In the 1830s, with increasing European missionary activity and conversion to Christianity, as well as the perceived European lawlessness within their own settlements, the British Crown, as a predominant world power, came under pressure to intervene. At this same time many British people were indignant that their presence had discouraged the native Māori from their traditional leisure activities, and some Europeans were instrumental in helping support the continuation of native culture.

1840 to 1890

As a result of the unrest, Britain dispatched William Hobson with instructions to take possession of New Zealand. Before he arrived, Queen Victoria annexed New Zealand by royal proclamation in January 1840. On arrival in February, Hobson negotiated the Treaty of Waitangi with the northern chiefs. Many other Māori chiefs (though by no means all) subsequently signed this treaty. It made the Māori British subjects in return for a guarantee of property rights and tribal autonomy.

Both parties entered the Treaty-based partnership with enthusiasm, despite regrettable exceptional incidents. Māori formed substantial businesses, supplying food and other products for domestic and overseas markets.

A traditional Māori village in Hawke's Bay Province, during a meeting between Māori and settlers in 1863 to discuss the invasion of the Waikato.

Among the first Europeans to learn the Māori language and record Māori mythology was George Grey, Governor of New Zealand from 1845 to 1855 and 1861 to 1868. In 1851, Herman Melville used a character in his classic novel, Moby Dick who is undoubtedly patterned after the Māori. The mysterious Queequeg, who sports the traditional Māori tattooing is portrayed as a savage cannibal. The intrigue that he elicits from the Europeans in both his savage and civilized behavior, and being very strong, intelligent, and prescient reflects the general intrigue with which Europeans regarded the Māori.

In the 1860s, disputes over questionable land purchases and the attempts of Māori in the Waikato to establish what some perceived as a rival British-style system of royalty led to the New Zealand land wars. Although these resulted in relatively few deaths, the colonial government confiscated large tracts of tribal land as punishment for what they termed as rebellion, in some cases without reference to whether the tribe involved actually participated in the warfare. Some tribes actively fought against the Crown, while others (known as kupapa) fought in support of the Crown. A passive resistance movement developed at the settlement of Parihaka in Taranaki, but Crown troops dispersed its participants in 1881.

With the loss of much of their land, Māori went into a period of decline, and by the late nineteenth century most people believed that the Māori population would cease to exist as a separate race and become assimilated into the European population.

Twentieth century

The opening of the Māori Parliament at Pāpāwai, Greytown, 1897. Richard John Seddon in attendance.

The predicted decline of the Māori population did not occur; instead there was a recovery. From the beginning of European interaction, there were many Europeans who joined Māori culture and the converse of Māori who integrated into European culture. Despite a substantial level of intermarriage between the Māori and European populations, many Māori retained their cultural identity.

Meri Te Tai Mangakāhia was a member of the Kotahitanga movement in the 1890s, and argued that women should have equal voting rights in the Māori Parliament

From the late nineteenth century, a number of successful Māori politicians emerged. Men such as James Carroll, Apirana Ngata, Te Rangi Hiroa, and Maui Pomare were skilled in the arts of Pākehā politics; at one point Carroll was Acting Prime Minister. This group, known as the Young Māori Party aimed to revitalize their people after the devastation of the previous century. For them, this involved Māori adopting European ways of life such as Western medicine and education.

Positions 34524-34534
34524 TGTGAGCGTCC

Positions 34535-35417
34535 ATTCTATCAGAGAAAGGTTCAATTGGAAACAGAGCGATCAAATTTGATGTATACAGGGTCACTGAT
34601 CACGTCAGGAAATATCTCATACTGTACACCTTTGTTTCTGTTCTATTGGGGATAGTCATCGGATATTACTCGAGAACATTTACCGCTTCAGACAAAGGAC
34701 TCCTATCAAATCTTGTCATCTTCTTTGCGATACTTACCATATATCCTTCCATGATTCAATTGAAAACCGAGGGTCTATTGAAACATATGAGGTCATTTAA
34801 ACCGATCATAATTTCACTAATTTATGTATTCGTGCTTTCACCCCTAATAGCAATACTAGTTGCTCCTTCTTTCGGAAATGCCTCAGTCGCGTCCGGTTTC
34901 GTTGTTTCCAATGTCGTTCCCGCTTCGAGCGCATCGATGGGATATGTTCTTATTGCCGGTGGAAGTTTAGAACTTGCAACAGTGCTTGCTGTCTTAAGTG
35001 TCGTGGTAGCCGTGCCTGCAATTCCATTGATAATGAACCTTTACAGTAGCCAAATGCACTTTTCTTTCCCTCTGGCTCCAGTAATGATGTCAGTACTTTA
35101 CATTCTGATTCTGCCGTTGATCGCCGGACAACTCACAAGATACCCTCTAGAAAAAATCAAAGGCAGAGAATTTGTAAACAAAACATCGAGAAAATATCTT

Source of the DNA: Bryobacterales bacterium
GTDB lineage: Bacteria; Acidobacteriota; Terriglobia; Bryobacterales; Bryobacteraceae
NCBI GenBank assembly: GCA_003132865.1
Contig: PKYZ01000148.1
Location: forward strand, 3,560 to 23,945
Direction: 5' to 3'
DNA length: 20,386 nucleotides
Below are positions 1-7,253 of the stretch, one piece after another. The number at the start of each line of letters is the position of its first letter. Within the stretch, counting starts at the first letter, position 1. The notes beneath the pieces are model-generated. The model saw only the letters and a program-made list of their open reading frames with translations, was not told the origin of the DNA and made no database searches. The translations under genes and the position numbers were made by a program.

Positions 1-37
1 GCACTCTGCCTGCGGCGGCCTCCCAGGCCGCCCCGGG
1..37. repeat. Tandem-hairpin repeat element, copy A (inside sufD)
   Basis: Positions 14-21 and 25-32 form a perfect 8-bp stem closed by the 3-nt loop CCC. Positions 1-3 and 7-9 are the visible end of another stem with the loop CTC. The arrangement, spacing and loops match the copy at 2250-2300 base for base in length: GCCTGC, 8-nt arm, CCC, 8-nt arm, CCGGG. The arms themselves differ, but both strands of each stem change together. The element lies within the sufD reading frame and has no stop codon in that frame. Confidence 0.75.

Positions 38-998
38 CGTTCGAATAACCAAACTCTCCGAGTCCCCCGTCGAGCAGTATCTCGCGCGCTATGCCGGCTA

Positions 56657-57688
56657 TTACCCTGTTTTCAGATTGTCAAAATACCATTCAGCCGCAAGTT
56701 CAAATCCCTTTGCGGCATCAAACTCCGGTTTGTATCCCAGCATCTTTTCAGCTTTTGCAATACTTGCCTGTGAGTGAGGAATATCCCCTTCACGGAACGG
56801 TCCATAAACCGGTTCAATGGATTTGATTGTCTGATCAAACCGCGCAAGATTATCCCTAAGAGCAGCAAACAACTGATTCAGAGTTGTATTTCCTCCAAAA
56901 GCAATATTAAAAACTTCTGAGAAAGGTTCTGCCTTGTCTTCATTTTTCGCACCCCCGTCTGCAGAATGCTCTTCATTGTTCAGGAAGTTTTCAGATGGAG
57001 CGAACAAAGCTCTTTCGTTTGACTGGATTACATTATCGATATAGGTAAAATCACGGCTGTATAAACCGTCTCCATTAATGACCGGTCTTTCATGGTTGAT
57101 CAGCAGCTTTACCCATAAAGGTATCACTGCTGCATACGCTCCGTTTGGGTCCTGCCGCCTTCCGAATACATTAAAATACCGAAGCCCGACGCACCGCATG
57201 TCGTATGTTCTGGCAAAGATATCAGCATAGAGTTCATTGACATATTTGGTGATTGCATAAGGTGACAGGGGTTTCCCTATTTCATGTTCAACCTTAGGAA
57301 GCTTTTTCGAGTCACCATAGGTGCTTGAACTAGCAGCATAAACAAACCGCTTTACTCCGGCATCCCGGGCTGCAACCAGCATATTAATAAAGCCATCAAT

Sir Apirana Ngata was instrumental in the revival of traditional arts such as kapa haka and carving. He also promoted farming as a means of land retention.

However, Ngata in particular also wished to preserve traditional Māori culture, especially the arts. Ngata was a major force behind the revival of arts such as kapa haka and carving. He also enacted a program of land development which helped many iwi retain and develop their land.

During World War I, Princess Te Puea encouraged some Māori not to enlist. She supported Kingitanga (the Māori king movement) and the revival of numerous native pastimes and cultural activities, including sports.



The Māori language is known as Te Reo Māori, or shortened to Te Reo (literally, the language). Today it is an official language of New Zealand. Originally from eastern Polynesia, it is closely related to Tahitian and Cook Islands Māori; slightly less closely to Hawaiian and Marquesan; and more distantly to the languages of Western Polynesia, including Samoan, Niuean, and Tongan.

At the beginning of the twentieth century, it looked like Te Reo as well as other aspects of Māori life would disappear. In the 1980s however, government sponsored schools taught Te Reo, educating those of European descent as well as Māori. Since then, Te Reo is universally known within Māori communities and many of its phrases are in universal use.

There was originally no native writing system for Māori. It has been suggested that the petroglyphs once used by the Māori developed into a script similar to the Rongorongo of Easter Island. However, there is no evidence that these petroglyphs ever evolved into a true system of writing. Some distinctive markings among the kōwhaiwhai (rafter paintings) of meeting houses were used as mnemonics in reciting whakapapa (genealogy) but again, there was no systematic relation between marks and meanings.

Missionaries brought the Roman alphabet around 1814, and Samuel Lee of Cambridge University worked with chief Hongi Hika and his junior relative Waikato to systematize the written language in 1820. The resultant phonetic spellings were remarkably successful. Written Māori has changed little since then. Literacy was an exciting new concept that the Māori embraced enthusiastically and which most Māori had mastered by 1830.